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David Leonard: Bio

Born and mostly bred in New York City, I've long had a ringside seat to what has been, arguably, the most interesting music scene of the 20th and 21st centuries.  I remember sneaking out of the house, climbing out the window wearing 5-inch silver platforms, with my friend Tommy, to see the Dolls at Club 82.  A minute later, it seems, we were sharing the bill at CBGB with the Dead Boys. 

Then, in 1980, Meg Griffin and WNEW-FM chose me as one of New York's premier acts, and we showcased at the Bottom Line with the Smithereens.  A thousand gigs later, two failed record deals with MCA and Geffen, years of sleepless nights, and somehow, no regrets.  Either I'm stupid or brilliant--it's a fine line, isn't it?

I've been lucky enough to have shared a stage or recorded with so many incredible artists and legends:  Rick Derringer, Tommy Shaw, Chuck Berry, Phoebe Legere, Richard Lloyd, Lenny Pickett, Melanie, Steve Holley, Tony Thunder Smith, Rockpile, Cyndi Lauper, Sean Pelton, Steve Conte, The Bennett Brothers, Rick Danko, Jaco Pastorious, Arthur Nielsen, Gene Cornish, Kenny Aaronsen, Leslie West, James Lewis, Huw Gower, Charlie Torres, Crowded House, Squeeze, Steve Grimley, Sean Jenness, Wendy Wills, Norman Ross, Allen Fryer . . . phew! 

But here, I've put it all together in my own time and with the artists I love the most.  This is a labor of love that took five years to complete.  Along with with learning how to be a Dad, mowing the lawn, driving a restaurant into the ground, fishing, sailing and diving--I have been continuing to write and record songs.  Recorded mostly in my home studio (you wanna talk “learning curve”?), a ‘CD of me own’ is finally ready for distribution to friends, family and anyone else who might be interested in hearing it.  It’s called "The Quickening". 

After being twice frustrated with the major labels, this record was written and recorded on my own terms.  It was sweet to sit there with Doug and say, "you know what, screw it!  I love the stuff Rick plays on that outro--let it go for twenty minutes!" without caring whether an A&R gal or a radio programmer will be happy.  And, it sounds great--Doug achieved masterful results in his mixing wonderland--it's simply a roomful of toys . . . very, very expensive toys!  In fact, we used the actual pre-amps that Abbey Road was recorded through.  They delivered a warmth that has to be heard to be understood.  To think that the notes from my Hofner bass passed thru the same circuitry as Paul's--well, how crazy is that??  Now, I'm not supposed to say anything, but we also used the very same tambourine that John played on "We Can Work It Out".  I sat there holding it for an hour.  I even sniffed it to see if it smelled like Beatles.  I think it did, too.  What does a Beatle smell like?  Coke, whiskey, cigarettes, airports and English leather, of course.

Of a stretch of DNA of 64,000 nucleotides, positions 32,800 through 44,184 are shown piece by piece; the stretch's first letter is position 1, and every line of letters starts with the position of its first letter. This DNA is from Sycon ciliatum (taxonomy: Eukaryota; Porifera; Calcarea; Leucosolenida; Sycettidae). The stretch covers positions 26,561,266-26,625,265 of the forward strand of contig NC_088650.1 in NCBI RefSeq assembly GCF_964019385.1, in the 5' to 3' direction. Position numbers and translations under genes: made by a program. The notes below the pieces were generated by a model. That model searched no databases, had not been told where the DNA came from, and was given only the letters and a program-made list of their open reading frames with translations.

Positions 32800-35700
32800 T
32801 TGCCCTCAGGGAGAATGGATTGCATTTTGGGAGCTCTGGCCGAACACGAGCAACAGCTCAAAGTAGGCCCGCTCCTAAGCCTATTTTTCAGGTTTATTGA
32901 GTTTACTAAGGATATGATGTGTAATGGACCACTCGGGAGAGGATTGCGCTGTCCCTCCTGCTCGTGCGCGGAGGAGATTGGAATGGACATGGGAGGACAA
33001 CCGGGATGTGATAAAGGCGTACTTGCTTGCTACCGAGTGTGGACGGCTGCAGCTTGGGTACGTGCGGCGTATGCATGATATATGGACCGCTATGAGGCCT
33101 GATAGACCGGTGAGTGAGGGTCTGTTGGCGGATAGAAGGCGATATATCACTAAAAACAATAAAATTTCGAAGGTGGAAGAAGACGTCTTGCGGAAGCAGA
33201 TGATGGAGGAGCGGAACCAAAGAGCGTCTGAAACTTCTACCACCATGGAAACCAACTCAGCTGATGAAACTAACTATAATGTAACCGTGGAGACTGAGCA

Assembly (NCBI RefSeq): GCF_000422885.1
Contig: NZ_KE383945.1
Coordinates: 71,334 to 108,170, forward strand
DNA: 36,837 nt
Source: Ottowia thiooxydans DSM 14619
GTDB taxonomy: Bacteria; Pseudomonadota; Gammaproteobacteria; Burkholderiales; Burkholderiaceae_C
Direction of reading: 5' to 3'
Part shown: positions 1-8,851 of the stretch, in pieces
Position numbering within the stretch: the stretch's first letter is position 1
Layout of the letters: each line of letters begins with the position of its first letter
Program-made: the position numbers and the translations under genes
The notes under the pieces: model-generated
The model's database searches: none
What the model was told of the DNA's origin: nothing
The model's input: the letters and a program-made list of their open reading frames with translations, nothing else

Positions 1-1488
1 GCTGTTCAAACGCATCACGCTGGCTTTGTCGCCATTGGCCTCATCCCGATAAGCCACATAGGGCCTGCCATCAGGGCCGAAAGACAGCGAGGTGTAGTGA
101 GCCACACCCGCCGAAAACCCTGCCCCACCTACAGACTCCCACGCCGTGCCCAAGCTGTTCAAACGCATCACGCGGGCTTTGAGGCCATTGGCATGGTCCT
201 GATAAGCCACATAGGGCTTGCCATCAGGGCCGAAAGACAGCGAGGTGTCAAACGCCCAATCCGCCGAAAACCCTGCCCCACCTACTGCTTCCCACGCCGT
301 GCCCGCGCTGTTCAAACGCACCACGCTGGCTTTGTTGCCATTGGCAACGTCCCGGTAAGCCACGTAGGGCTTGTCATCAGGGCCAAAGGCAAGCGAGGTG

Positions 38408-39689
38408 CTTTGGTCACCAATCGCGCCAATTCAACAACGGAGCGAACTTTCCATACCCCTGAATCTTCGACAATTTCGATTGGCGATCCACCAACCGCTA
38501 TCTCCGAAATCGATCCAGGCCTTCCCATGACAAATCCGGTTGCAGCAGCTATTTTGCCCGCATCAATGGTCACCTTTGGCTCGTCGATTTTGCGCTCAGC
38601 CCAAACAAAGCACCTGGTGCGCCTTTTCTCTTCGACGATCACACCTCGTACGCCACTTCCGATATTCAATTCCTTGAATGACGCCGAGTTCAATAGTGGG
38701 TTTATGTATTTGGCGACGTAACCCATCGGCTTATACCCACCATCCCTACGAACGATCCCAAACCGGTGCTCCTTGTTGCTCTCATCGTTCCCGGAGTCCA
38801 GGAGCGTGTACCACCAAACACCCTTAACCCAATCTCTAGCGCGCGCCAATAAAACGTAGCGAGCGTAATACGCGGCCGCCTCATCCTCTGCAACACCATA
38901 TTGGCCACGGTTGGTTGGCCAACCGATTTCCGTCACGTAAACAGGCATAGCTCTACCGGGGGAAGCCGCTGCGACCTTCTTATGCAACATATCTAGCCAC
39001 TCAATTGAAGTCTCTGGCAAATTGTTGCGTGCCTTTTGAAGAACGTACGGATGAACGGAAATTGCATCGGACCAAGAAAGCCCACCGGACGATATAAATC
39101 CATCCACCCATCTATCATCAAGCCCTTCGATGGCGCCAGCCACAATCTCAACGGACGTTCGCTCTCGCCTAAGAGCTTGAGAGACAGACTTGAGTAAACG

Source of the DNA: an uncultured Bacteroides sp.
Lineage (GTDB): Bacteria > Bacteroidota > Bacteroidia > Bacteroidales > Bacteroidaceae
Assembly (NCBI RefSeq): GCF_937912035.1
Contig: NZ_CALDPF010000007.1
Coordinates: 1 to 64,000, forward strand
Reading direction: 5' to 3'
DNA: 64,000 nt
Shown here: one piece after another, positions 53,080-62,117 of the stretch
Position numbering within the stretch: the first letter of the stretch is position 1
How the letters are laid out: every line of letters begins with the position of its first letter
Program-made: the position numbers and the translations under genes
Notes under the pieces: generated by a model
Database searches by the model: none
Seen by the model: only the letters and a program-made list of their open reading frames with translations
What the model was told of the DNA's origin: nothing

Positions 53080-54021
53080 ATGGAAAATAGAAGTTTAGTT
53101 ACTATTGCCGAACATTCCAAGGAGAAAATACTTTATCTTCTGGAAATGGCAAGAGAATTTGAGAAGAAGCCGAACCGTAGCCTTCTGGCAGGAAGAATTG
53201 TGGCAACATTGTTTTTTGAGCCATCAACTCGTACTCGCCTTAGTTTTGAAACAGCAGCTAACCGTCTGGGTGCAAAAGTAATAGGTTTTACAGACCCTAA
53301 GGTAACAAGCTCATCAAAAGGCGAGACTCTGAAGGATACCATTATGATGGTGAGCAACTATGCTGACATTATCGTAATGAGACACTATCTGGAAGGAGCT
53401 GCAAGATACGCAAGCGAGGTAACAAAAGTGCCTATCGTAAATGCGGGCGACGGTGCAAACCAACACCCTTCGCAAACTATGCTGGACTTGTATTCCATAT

Anyway, working with Doug was a thrill, in itself.  He has amazing ears--like a schnauzer's, I think.  He was able to correct all the mistakes I made in my hermetic home studio.  But, the end result is simply a rock and roll record--a sow's ear, not a silk purse.  And, as the saying goes, “It’s all for the love of rock and roll.”

“The Quickening” features seven original songs and three covers (by Lennon/McCartney, Bob Dylan and the elusive rogues Roky Erickson and Clementine Hall of the legendary 60's Texas band, The Thirteenth Floor Elevators).  While I play most of the instruments and sing all of the songs, I was fortunate enough to be helped by some of my favorite artists.  Rick Derringer, Chris Spedding, Will Lee and Charlie Torres contributed lots of guitar and bass; singers Kati Mac and Sherryl Marshall join me on two songs, and my absolute favorite drummer in the world--Steve Holley--holds it all together.  The wizard, Doug Maxwell, mixed and mastered, and we are thrilled with the results.  It has a fancy-ass cover, too, with pictures and liner notes.  I hope you’ll listen, and listen loudly.  It’s nicer that way.